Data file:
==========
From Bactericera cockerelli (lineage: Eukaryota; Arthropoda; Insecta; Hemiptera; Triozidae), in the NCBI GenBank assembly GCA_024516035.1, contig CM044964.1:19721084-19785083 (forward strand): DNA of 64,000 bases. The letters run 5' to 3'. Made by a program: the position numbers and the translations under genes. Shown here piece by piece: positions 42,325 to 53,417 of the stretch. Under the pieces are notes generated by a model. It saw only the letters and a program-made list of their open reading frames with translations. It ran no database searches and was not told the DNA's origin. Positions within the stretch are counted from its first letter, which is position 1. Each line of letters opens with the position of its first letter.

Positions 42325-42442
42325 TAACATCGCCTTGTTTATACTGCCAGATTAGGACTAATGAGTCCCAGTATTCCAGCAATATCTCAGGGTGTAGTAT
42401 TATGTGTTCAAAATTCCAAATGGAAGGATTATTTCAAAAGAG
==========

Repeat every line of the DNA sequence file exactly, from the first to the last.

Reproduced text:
From Bactericera cockerelli (lineage: Eukaryota; Arthropoda; Insecta; Hemiptera; Triozidae), in the NCBI GenBank assembly GCA_024516035.1, contig CM044964.1:19721084-19785083 (forward strand): DNA of 64,000 bases. The letters run 5' to 3'. Made by a program: the position numbers and the translations under genes. Shown here piece by piece: positions 42,325 to 53,417 of the stretch. Under the pieces are notes generated by a model. It saw only the letters and a program-made list of their open reading frames with translations. It ran no database searches and was not told the DNA's origin. Positions within the stretch are counted from its first letter, which is position 1. Each line of letters opens with the position of its first letter.

Positions 42325-42442
42325 TAACATCGCCTTGTTTATACTGCCAGATTAGGACTAATGAGTCCCAGTATTCCAGCAATATCTCAGGGTGTAGTAT
42401 TATGTGTTCAAAATTCCAAATGGAAGGATTATTTCAAAAGAG